Roop Toor was among the hundreds of protesters spread across 85 vehicles as counted by organizers, who had gathered in North Saanich before heading south to join more than 100 vehicles and their occupants from other parts of Victoria and Nanaimo to rally outside the provincial legislature as a gesture of solidarity and support for farmers in India. (Wolf Depner/News Staff)

Roop Toor was among the hundreds of protesters spread across 85 vehicles as counted by organizers, who had gathered in North Saanich before heading south to join more than 100 vehicles and their occupants from other parts of Victoria and Nanaimo to rally outside the provincial legislature as a gesture of solidarity and support for farmers in India. (Wolf Depner/News Staff)

Indian farm protest rolls across Saanich Peninsula to Victoria legislature

Convoy of more than 80 vehicles draws attention to hotly contested farm legislation in India

A convoy of cars and other vehicles festooned with orange flags symbolizing the Sikh religion and black flags of protest paraded down Highway 17 toward the provincial legislature Monday afternoon as local farmers and their supporters showed solidarity with peers in India.

Roop Toor was among the hundreds of protesters spread across about 85 vehicles in the parking lot Canadian Tire in North Saanich (many hailing from the mainland) before heading south to join more than 100 vehicles from other parts of Victoria and Nanaimo to rally outside the provincial legislature as a gesture of solidarity.

India’s federal government recently introduced three farm bills, that have drawn praise from experts as a step toward greater market liberalization but criticism from farmers like Toor’s parents, who farm rice and wheat in India, by eliminating guaranteed prices for their product. Critics also accuse the bills of granting corporations too much control.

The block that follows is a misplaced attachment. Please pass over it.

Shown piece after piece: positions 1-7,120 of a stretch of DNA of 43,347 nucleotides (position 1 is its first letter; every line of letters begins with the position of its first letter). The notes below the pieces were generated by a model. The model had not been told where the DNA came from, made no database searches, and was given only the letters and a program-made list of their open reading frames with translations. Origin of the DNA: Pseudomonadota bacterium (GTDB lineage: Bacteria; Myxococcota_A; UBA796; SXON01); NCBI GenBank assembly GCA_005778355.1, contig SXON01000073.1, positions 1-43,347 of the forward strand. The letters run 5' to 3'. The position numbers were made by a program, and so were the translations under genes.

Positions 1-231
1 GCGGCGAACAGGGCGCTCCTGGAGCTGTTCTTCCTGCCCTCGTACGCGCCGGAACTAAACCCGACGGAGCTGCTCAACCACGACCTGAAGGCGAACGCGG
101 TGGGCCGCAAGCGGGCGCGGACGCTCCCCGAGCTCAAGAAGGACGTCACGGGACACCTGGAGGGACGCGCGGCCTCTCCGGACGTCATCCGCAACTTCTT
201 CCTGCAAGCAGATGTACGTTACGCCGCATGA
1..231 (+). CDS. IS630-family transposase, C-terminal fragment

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Speaking before the rally, Toor said he and his fellow protesters are trying to draw attention to the issue, countering efforts by the Indian government to downplay protests in that country, ultimately forcing the government to withdraw the legislation.

“We want to convey a message to the government that every part of the world wants this,” said Toor.

For Toor, Monday’s protest has a personal dimension as his parents and as well as his extended family have taken part in protests, perhaps none more symbolic than the blocking of a major highway connecting the Indian capital of New Delhi with the northern region of the country, its most agriculturally productive part.

While not a farmer himself, Toor’s background gives him an appreciation of the struggles faced by farmers.

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The Feb. 1 protest was the second of its kind in Victoria and follows a comparable protest in Surrey. Protests have also taken place in other parts of Canada, England and Australia.

The actions of the Indian government have unfolded against India’s diverse ethnic, religious and linguistic backdrop rife with faultlines. India’s federal government led by Hindu nationalist Narendra Modi stands accused of using disproportionate deadly force against the protesters; as Indo-Canadians have expressed fear for the safety of their relatives and friends.

The bills themselves have not yet come into effect and India’s top court has halted their implementation in ordering the creation of an independent committee of experts to negotiate with opponents of the legislation.


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wolfgang.depner@peninsulanewsreview.com

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